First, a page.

2. Oh brother, where art thou? Brett Wayne was making a difficult climb during 1983, from young and inexperienced wrestler in Georgia Championship Wrestling to skilled young champion. That fall, in a tremendous upset, he upended Larry Zbyszko for the National Heavyweight Title, only to meet the wrath of the National Tag Team Champions, the Road Warriors. These dominant and egotistical bullies felt that seeing the vulnerable young Wayne ascend to his perch as the top singles wrestler in the territory "tarnished" their accomplishment. As they were beating him severely, who came to his aid? The fiercest "bad guy" in the territory, Buzz Sawyer. To the shock of everyone, Sawyer cleared house and saved the innocent young "good guy." The subsequent interview was a shocker: Brett's full name was Brett Wayne Sawyer and the two polar opposites were in fact brothers! Buzz explained that he had kept the relationship a secret to keep the pressure of the association off of Brett, but that he had to break the secret and save Brett when the Warriors attacked. Shortly thereafter, the Sawyer Brothers won the National tag titles and traded them back and ended up trading them back and forth a few times. This was the greatest reveal of a secret association in wrestling history; the only one that is even close or remotely similar was when Jimmy Garvin rescued Ronnie Garvin from the Midnight Express in 1987, but the two had been known to be storyline brothers in other territories (Ronnie was actually Jimmy's stepfather in real life). While there is apparently no video available online about the Sawyer Brothers' reunion, we do have video of Buzz Sawyer in classic heel mode so that you can appreciate what a bad guy his character was prior to saving his brother.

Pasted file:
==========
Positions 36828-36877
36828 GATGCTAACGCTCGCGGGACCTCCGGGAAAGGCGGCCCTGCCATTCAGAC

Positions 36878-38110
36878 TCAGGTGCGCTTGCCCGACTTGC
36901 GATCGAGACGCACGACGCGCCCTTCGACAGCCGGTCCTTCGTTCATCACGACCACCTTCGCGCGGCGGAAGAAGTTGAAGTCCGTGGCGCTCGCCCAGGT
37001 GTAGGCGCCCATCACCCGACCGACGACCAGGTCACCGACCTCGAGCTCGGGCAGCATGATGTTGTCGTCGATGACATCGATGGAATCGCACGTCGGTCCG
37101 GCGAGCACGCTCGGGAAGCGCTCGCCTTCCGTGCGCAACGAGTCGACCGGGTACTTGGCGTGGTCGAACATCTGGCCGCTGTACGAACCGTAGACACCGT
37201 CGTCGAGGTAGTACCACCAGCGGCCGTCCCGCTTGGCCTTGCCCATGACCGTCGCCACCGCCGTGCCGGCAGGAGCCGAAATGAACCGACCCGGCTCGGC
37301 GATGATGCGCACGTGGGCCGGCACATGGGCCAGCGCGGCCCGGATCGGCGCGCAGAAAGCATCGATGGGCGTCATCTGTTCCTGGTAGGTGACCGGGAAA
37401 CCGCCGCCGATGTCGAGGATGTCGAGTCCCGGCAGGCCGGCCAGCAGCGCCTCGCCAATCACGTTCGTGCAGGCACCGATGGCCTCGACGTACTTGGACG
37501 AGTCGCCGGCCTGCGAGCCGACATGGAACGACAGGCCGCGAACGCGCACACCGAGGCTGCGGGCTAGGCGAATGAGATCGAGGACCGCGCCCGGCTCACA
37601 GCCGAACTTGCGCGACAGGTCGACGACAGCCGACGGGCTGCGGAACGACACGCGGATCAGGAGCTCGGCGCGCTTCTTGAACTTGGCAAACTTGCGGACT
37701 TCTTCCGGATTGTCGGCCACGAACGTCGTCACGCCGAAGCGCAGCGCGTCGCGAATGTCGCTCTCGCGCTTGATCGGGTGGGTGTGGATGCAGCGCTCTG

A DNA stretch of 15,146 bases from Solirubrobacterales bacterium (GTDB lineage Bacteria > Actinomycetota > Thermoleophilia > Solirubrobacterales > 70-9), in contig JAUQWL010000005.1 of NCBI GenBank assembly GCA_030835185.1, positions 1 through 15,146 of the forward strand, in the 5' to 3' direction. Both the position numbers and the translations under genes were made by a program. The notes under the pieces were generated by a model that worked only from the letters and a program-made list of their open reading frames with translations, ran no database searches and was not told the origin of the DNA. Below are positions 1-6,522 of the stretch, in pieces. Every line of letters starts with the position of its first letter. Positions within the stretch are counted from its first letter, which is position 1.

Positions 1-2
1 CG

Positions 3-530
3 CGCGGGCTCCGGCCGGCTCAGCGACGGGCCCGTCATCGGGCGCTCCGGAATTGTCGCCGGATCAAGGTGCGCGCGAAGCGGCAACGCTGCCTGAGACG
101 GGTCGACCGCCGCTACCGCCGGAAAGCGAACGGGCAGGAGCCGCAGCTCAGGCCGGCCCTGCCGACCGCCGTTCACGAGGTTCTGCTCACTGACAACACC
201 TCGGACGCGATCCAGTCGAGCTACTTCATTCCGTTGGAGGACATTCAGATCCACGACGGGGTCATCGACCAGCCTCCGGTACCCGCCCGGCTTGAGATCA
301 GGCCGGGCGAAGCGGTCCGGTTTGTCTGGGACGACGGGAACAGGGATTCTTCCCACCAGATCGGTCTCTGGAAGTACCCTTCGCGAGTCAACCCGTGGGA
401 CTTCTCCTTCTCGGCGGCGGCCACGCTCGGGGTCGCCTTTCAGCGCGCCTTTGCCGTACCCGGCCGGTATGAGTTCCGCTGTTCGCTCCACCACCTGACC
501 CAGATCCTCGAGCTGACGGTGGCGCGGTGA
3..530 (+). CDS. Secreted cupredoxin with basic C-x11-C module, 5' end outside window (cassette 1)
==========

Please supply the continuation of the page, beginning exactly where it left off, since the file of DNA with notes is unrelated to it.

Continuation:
1. They call him Mr. R. Any old-school Georgia Championship Wrestling fan will tell you this was the greatest angle in wrestling history. Former friends Ted Dibiase and Tommy Rich were engaged in a feud in the winter of 1984, which was supposed to end with a "Loser Leaves Town" match. Rich lost, but a masked newcomer named Mr. R immediately surfaced. Sporting Rich's flowing blond hair in back and his mannerisms and speech patterns, it was immediately obvious who the Mr. R really was. An enraged Dibiase put up his National Heavyweight Title for a chance to put Rich out of the game permanently. An entertaining, high-energy match ensued, which culminated in Dibiase unmasking Mr. R to reveal ... Brad Armstrong??? As Tommy Rich strolled to ringside to tauntingly wave at Dibiase, Armstrong rolled up Dibiase for the three-count to claim the National championship! Subsequently, Dibiase gained revenge on Armstrong by severely injuring his father, fellow wrestler "Bullet" Bob Armstrong with his legendary "loaded" glove and the feud rolled on from there. Fortunately, we were able to find the video online and below you can see for yourself what may well have been the greatest angle in wrestling history: